This is Essential Politics, our daily look at California political and government news. Here's what we're watching right now:
- Gov. Jerry Brown told the Times Wednesday that a decision by President Trump to withdraw from the Paris Accord on climate change would be "tragic."
- Legislators at the state Capitol will winnow down the hundreds of bills pending by Friday afternoon, quietly killing some of them which have been sitting in what's called the "suspense file."
- African Americans in the California Democratic Party want an apology made to Rep. Maxine Water (D-Los Angeles) after her microphone was cut off at last weekend's convention.
State regulators announced strong results from California's cap-and-trade program on Wednesday, spurring analysts and supporters to say the system remains solid despite questions about its political future.
The program requires oil refineries, food processors, power plants and other facilities to buy permits to release greenhouse gas emissions. Nearly all of the permits offered by the state in its latest auction were purchased, generating an estimated $500 million in revenue.
That's a shift from other recent auctions, where most of the permits went unsold, reducing revenue that state leaders have counted on for environmental and infrastructure projects.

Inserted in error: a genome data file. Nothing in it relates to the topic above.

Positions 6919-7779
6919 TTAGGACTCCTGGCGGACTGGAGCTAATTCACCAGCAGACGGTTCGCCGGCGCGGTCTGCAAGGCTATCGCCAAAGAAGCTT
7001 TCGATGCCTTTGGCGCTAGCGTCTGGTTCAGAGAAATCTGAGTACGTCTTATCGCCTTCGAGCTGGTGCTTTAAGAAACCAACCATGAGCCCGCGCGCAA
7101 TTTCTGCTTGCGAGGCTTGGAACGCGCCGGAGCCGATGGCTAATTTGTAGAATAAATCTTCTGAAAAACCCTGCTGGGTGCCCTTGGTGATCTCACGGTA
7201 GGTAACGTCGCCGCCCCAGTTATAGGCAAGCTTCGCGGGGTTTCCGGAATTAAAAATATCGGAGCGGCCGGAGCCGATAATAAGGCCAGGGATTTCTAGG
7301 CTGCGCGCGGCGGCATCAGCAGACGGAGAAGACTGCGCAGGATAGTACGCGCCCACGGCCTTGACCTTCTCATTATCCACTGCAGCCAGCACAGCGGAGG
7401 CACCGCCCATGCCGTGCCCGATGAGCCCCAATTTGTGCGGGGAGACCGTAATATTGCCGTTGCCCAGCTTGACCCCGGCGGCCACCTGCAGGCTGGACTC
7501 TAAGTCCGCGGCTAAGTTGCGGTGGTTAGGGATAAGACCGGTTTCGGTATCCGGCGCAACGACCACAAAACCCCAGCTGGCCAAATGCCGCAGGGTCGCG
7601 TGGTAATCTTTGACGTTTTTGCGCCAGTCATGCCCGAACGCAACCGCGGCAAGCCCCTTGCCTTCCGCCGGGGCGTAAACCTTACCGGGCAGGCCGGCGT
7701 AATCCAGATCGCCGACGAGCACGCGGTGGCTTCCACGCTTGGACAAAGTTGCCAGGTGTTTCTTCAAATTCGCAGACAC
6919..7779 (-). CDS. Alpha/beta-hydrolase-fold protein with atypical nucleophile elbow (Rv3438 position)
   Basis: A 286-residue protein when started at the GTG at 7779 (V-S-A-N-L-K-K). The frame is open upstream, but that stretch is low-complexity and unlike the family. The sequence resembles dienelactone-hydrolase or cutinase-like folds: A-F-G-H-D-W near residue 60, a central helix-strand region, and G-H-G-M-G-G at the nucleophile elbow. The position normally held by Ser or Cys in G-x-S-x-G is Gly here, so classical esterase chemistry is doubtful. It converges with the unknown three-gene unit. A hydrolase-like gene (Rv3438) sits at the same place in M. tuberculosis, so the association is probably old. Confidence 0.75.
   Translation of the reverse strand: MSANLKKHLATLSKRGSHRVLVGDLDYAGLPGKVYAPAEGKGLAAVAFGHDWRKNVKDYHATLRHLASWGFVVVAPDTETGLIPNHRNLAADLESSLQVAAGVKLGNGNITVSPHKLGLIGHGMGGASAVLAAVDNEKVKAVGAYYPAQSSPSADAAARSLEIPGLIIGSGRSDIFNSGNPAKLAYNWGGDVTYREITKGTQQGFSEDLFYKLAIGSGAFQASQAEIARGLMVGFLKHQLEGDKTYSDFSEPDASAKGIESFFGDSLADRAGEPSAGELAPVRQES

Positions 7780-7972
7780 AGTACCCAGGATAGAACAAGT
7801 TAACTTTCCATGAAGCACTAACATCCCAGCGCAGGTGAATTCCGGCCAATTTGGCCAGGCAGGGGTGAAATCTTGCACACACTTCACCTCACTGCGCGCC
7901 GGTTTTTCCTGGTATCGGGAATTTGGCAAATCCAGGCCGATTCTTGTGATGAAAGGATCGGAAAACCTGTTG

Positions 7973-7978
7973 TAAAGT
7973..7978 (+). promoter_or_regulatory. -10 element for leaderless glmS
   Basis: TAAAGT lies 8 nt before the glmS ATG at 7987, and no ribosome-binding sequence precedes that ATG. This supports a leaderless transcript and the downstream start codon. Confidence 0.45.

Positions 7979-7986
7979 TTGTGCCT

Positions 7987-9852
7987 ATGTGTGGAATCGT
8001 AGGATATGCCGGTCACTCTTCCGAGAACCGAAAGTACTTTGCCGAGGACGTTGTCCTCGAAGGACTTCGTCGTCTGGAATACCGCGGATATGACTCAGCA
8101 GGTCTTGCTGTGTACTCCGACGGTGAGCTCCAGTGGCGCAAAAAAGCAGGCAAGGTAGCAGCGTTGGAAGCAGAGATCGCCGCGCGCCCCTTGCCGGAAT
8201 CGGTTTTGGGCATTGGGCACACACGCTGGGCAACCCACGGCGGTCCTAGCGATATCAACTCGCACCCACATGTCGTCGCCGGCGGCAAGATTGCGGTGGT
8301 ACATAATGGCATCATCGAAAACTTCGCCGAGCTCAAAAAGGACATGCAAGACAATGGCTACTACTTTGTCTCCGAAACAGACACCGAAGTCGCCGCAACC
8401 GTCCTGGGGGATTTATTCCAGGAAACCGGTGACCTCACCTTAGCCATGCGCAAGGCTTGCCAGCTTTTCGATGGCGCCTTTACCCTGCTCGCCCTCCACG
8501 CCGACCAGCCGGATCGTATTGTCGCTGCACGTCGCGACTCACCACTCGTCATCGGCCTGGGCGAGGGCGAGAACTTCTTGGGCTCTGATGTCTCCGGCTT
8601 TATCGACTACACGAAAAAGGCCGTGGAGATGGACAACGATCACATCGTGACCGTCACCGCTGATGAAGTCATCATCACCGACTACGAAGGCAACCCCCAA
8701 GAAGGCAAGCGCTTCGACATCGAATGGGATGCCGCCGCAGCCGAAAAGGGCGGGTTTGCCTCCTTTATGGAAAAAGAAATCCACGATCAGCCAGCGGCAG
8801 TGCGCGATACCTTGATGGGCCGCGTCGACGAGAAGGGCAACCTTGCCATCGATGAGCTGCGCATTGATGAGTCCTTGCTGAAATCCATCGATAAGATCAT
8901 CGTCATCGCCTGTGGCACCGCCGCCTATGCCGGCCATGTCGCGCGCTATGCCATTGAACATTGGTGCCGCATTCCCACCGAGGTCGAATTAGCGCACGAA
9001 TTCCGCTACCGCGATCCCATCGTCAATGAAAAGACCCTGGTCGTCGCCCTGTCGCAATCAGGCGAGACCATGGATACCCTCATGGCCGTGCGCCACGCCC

But rules governing how the market for permits operates are helping to stabilize the system, said Chris Busch, research director at Energy Innovation. He called it "a triumph of policy design."
Previous auction results also had been weakened by legal and political troubles involving cap and trade. The state received some relief from the legal problem when an appeals court in Sacramento rejected arguments from business groups that the program functions as an unconstitutional tax.
However, lawmakers are still debating whether to extend the program past 2020. One of the proposals, SB 775, would dramatically overhaul cap and trade, an idea the Environmental Defense Fund opposes.
"California has a strong carbon market design that can weather legal challenges and the inevitable bumps of the political process," said Erica Morehouse, a senior attorney at the organization.